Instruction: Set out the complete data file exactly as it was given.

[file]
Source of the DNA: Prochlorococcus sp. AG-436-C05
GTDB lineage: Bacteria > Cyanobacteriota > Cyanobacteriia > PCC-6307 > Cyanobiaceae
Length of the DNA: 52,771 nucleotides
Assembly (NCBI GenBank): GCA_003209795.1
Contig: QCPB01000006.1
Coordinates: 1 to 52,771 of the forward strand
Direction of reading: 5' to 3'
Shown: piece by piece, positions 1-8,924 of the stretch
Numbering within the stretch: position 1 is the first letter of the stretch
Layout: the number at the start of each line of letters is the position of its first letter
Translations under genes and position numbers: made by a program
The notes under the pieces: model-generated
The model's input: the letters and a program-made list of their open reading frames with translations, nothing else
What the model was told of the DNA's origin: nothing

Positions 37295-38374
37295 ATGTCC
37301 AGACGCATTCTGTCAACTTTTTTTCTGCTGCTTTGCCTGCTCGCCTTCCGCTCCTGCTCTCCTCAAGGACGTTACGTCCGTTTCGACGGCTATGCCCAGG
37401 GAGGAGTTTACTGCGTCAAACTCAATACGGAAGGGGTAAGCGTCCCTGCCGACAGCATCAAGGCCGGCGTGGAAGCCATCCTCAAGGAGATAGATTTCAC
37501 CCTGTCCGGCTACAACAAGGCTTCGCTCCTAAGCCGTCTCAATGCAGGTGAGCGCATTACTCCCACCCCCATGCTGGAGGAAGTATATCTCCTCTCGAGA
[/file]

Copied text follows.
Source of the DNA: Prochlorococcus sp. AG-436-C05
GTDB lineage: Bacteria > Cyanobacteriota > Cyanobacteriia > PCC-6307 > Cyanobiaceae
Length of the DNA: 52,771 nucleotides
Assembly (NCBI GenBank): GCA_003209795.1
Contig: QCPB01000006.1
Coordinates: 1 to 52,771 of the forward strand
Direction of reading: 5' to 3'
Shown: piece by piece, positions 1-8,924 of the stretch
Numbering within the stretch: position 1 is the first letter of the stretch
Layout: the number at the start of each line of letters is the position of its first letter
Translations under genes and position numbers: made by a program
The notes under the pieces: model-generated
The model's input: the letters and a program-made list of their open reading frames with translations, nothing else
What the model was told of the DNA's origin: nothing

Positions 37295-38374
37295 ATGTCC
37301 AGACGCATTCTGTCAACTTTTTTTCTGCTGCTTTGCCTGCTCGCCTTCCGCTCCTGCTCTCCTCAAGGACGTTACGTCCGTTTCGACGGCTATGCCCAGG
37401 GAGGAGTTTACTGCGTCAAACTCAATACGGAAGGGGTAAGCGTCCCTGCCGACAGCATCAAGGCCGGCGTGGAAGCCATCCTCAAGGAGATAGATTTCAC
37501 CCTGTCCGGCTACAACAAGGCTTCGCTCCTAAGCCGTCTCAATGCAGGTGAGCGCATTACTCCCACCCCCATGCTGGAGGAAGTATATCTCCTCTCGAGA